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ABSTRACT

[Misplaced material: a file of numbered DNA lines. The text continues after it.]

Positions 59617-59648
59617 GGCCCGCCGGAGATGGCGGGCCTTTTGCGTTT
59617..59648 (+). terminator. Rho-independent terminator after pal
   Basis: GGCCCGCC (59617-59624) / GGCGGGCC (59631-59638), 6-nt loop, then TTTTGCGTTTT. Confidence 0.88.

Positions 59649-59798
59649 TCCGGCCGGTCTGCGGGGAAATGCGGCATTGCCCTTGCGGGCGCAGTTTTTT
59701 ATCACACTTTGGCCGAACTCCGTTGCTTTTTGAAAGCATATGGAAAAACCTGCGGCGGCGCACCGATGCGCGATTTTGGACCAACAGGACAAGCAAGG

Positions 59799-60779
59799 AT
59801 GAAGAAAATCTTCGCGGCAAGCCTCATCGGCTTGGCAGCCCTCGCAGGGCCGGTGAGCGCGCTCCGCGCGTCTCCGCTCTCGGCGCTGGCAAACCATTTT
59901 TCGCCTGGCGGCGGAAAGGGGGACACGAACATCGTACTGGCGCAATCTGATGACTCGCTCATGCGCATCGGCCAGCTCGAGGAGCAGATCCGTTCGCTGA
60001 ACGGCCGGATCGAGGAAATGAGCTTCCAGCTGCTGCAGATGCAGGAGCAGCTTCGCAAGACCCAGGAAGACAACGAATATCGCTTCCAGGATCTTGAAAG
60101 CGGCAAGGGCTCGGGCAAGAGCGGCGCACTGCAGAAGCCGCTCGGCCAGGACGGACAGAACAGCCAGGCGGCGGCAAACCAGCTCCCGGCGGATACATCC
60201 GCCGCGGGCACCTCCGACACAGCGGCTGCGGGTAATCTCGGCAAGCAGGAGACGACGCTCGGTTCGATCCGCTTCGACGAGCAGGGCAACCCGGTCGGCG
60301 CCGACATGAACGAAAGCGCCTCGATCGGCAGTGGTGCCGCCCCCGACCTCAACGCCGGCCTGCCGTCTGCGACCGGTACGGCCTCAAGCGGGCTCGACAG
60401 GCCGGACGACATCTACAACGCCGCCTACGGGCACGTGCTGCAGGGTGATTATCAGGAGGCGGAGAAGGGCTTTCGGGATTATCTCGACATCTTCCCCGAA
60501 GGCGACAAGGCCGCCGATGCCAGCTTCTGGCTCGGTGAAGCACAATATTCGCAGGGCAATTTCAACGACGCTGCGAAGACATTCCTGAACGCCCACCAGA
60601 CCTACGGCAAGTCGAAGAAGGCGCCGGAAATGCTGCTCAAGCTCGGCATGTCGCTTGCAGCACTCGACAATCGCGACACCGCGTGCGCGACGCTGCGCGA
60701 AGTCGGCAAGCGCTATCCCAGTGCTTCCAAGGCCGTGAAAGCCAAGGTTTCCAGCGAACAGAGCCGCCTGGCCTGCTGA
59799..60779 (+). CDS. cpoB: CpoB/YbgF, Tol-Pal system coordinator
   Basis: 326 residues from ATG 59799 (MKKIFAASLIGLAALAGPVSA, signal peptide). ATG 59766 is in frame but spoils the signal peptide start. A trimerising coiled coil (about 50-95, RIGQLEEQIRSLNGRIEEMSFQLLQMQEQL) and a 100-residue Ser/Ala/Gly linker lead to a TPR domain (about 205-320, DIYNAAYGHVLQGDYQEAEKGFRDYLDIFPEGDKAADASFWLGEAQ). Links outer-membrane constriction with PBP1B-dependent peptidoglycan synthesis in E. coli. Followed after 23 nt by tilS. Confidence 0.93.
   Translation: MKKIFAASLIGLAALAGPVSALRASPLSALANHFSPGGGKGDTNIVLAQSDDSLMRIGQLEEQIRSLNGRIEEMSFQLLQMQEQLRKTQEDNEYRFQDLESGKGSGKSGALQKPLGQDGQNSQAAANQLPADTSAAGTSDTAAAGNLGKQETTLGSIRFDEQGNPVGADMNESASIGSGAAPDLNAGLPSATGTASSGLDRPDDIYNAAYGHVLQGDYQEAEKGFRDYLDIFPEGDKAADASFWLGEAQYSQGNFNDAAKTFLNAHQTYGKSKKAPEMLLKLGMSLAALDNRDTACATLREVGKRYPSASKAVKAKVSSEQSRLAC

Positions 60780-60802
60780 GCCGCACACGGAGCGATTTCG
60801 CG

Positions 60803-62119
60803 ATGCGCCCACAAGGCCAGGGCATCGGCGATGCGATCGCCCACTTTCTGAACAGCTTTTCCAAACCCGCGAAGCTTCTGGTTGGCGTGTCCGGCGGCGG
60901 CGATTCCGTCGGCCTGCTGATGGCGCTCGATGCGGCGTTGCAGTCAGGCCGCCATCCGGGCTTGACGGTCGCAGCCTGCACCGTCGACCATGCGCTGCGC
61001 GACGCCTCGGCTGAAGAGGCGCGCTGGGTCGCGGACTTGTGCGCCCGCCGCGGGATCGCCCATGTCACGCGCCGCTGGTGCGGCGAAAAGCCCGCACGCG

Coeval stratigraphic units of similar petrology occur throughout the northern Bahamas islands. The petrographic composition of these limestones provides clues about regional sea level and climate changes during the late Quaternary. At least eight fossil shoreline units, which are linked to transgressive episodes between the middle Pleistocene and the late Holocene, are recognized in the Bahamas. The petrographic composition of these units is either dominated by ooids and peloids or by bioclasts. Sedimentological observations demonstrate that oolitic-peloidal units were formed when sea level was higher than today, whereas skeletal units were deposited at or below modern ordnance datum. Skeletal units may reflect times of partial, or modest platform flooding, when the bulk of sediments brought to islands originates from bank-margin reefs. In contrast, oolitic-peloidal units correspond to major flooding events and active water circulation on the bank top. Cement fabrics further show that the early diagenesis of oolitic units took place during warm and humid climatic conditions, whereas skeletal rock bodies underwent subaerial diagenesis during drier climatic conditions characterized by marked seasonal changes. This example from the Bahamas suggests that compositional analysis of limestone from fossil carbonate platforms could be used for resolving ancient climate and sea-level changes.